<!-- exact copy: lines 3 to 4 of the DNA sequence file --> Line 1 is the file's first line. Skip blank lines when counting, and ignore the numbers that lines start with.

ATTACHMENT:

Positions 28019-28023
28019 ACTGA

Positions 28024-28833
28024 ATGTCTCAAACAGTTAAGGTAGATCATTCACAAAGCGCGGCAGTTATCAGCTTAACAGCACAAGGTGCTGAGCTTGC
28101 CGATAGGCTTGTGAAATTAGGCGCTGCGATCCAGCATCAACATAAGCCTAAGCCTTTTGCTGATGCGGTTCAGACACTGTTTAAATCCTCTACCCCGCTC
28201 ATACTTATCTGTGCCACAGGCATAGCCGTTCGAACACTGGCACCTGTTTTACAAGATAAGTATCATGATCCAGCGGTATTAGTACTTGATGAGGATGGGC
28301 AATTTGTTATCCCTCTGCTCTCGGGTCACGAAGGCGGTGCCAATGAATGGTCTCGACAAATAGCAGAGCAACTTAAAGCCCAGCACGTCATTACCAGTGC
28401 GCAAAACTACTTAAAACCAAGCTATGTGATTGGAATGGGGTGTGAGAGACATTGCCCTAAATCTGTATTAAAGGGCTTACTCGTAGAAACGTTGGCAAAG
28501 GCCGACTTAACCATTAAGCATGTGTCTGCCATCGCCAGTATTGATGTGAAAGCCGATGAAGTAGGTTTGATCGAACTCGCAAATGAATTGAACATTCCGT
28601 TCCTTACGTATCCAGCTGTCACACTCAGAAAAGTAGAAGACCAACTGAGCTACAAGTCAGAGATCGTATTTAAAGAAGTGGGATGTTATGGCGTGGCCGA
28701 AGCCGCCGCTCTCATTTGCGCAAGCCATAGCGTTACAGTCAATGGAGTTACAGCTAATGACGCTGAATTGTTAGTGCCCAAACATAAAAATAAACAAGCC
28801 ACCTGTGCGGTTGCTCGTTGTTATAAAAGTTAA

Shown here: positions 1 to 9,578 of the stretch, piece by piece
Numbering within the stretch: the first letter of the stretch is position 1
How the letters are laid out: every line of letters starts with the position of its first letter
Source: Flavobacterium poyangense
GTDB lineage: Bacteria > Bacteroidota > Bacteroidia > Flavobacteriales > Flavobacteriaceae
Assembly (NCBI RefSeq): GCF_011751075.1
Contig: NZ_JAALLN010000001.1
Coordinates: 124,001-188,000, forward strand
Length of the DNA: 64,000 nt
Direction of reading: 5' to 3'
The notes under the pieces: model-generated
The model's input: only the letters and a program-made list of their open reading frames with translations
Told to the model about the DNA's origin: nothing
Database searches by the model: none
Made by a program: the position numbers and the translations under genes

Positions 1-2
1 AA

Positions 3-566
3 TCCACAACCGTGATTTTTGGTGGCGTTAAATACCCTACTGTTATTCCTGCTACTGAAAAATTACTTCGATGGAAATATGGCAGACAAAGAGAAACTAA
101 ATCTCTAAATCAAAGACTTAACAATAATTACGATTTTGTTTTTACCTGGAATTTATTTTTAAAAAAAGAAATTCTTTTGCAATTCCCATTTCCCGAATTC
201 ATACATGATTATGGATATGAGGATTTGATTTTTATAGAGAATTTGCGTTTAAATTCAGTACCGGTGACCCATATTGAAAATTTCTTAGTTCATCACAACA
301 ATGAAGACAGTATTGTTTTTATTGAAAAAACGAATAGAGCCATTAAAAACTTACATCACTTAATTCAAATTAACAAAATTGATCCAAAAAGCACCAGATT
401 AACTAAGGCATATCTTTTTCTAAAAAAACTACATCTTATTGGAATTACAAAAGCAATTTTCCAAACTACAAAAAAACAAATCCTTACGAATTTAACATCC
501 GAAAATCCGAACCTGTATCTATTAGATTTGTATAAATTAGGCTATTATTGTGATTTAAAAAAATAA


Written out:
Positions 28024-28833
28024 ATGTCTCAAACAGTTAAGGTAGATCATTCACAAAGCGCGGCAGTTATCAGCTTAACAGCACAAGGTGCTGAGCTTGC